I think Peter makes a valid point: "there may be a difference
between the historical meaning of the term, which certainly does
specify the copper content, and the legal requirement that the base
metal MUST be copper and no other."
Let's check with the "experts"...
Oppi Untract (a European), in Jewelry Concepts and Technology, p.
44, in a paragraph describing British hallmarking: "Sterling silver
must contain 925/1000 parts silver; and Brittania, 958.4/1000 parts
silver, the rest usually being copper." There's an awful lot of
wiggle room between "must be" and "usually be."
Finegold & Seitz, in Silversmithing, p. 14: "In order to be made
harder and to wear better in general use, silver is frequently
combined with copper. This makes a binary alloy, a mixture of two
metals. (A ternary alloy would contain three metals.) When the ratio
between silver and copper is 925:75 the alloy is called sterling
silver." Might support your assertion that the alloying metal must
be copper to be called sterling, depending on interpretation.
Certainly opens up the possibility of alloying silver with metals
other than copper.
Interestingly, they also provide an alternate derivation of the word
sterling, aside from the German based Easterling. "A more plausible
derivation seems to be the Old English word Steorling - a coin with
a star - which refers to the small stars that appear on some Norman
Rio Grande catalog (yes, an American co.), 2002-2003, p. 35:
"Sterling silver is the term used to describe silver alloy that
contains 92.5% and 7.5% copper. Legally, 7.5% of any metal may be
used, with the product still marked 'sterling.'" They don't state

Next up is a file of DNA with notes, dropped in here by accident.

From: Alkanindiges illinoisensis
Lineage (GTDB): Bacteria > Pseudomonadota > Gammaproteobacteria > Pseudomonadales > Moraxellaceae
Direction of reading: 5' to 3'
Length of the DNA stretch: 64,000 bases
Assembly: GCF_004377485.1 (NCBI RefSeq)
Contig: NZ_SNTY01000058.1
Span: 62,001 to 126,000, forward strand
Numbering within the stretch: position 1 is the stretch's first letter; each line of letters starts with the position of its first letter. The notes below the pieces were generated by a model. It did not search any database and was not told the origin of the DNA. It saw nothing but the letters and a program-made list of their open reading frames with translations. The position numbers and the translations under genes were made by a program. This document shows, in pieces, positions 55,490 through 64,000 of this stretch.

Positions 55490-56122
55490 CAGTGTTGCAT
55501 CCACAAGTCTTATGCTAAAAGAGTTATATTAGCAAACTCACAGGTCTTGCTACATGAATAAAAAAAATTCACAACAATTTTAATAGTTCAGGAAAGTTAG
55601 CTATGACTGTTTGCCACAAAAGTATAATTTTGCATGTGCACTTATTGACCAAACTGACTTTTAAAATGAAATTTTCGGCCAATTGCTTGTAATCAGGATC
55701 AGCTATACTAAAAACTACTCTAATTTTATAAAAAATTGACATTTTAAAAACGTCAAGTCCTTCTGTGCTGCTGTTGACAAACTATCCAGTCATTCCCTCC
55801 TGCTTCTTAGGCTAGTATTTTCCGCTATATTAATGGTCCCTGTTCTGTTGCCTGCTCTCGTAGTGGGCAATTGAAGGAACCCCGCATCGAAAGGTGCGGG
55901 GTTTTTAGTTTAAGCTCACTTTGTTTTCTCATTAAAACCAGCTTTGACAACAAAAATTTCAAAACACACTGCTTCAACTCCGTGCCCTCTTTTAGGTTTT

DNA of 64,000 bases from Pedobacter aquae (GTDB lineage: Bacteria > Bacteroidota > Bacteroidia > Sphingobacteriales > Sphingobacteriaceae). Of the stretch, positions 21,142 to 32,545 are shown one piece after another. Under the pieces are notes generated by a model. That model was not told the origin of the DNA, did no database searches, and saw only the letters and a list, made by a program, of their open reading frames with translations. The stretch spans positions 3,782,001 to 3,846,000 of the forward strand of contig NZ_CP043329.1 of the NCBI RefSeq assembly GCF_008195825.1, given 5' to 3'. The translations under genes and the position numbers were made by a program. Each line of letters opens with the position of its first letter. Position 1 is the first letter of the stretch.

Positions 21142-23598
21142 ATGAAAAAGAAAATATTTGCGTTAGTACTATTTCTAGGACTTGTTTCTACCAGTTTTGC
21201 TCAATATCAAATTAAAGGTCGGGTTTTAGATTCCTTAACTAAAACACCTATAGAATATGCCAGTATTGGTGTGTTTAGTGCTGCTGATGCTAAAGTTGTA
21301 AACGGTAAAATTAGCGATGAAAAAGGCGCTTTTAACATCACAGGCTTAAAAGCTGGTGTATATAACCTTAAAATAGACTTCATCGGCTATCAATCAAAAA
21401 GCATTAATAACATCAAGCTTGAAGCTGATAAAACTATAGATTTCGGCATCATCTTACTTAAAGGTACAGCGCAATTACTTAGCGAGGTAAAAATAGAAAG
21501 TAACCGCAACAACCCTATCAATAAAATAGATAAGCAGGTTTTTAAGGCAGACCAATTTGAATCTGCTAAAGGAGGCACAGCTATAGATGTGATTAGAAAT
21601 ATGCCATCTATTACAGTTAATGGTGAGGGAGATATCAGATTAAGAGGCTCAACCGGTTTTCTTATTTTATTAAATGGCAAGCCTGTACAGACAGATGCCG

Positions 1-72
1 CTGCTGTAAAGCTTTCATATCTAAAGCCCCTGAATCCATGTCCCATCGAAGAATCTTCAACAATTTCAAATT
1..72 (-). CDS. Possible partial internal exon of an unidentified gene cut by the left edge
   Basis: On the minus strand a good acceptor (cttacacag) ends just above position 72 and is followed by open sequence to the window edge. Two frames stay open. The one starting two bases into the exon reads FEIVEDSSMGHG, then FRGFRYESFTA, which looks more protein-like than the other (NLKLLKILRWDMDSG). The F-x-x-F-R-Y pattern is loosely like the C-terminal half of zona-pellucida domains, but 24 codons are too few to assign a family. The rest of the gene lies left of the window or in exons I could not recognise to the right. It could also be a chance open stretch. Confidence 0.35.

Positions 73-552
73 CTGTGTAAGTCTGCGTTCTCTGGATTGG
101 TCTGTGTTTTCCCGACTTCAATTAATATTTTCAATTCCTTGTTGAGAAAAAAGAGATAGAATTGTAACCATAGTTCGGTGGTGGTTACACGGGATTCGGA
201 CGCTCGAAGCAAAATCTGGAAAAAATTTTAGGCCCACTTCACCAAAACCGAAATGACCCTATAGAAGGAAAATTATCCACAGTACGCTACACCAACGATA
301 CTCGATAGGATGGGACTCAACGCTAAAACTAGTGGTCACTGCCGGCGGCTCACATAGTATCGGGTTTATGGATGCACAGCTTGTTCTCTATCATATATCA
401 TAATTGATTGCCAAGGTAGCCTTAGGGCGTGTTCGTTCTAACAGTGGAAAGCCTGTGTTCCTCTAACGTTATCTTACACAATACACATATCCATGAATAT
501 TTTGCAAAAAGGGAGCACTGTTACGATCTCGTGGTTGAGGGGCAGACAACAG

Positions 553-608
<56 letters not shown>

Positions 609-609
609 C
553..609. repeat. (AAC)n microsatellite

whether it's globally or domestically legal, but I suspect they ship
goods all over the world.
Last, but not least, from the U.S. Federal Trade Commission's
Guides for the Jewelry, Precious Metals, and Pewter Industries,
Effective April 10, 2001:
=A7 23.6 Misrepresentation as to silver content. (b) It is unfair or
deceptive to mark, describe, or otherwise represent all or part of an
industry product as "silver," "solid silver," "Sterling Silver,"
"Sterling," or the abbreviation "Ster." unless it is at least
925/1,000ths pure silver.
Of course, this just governs us silly Americans (what do we know?),
but again, nothing specifies what the other 75/1,000ths must be.
I've checked several other (non-American) resources, too, and none
of my research turns up anything that states specifically that the
alloying metal must be copper in order to use the term sterling.
The overwhelming evidence I find is that the degree of fineness
(.925) is the determining factor, with no stipulation as to the metal
with which the silver must be alloyed.
Phase diagrams are well and good, but I don't see how they would
support your position. If anyone has any documentation that silver
must be alloyed with copper to be deemed "sterling" in the global
marketplace, I'd love to see it.
All the best,
Sebaste Studio and
Carolina Artisans' Gallery
Charlotte, NC (USA)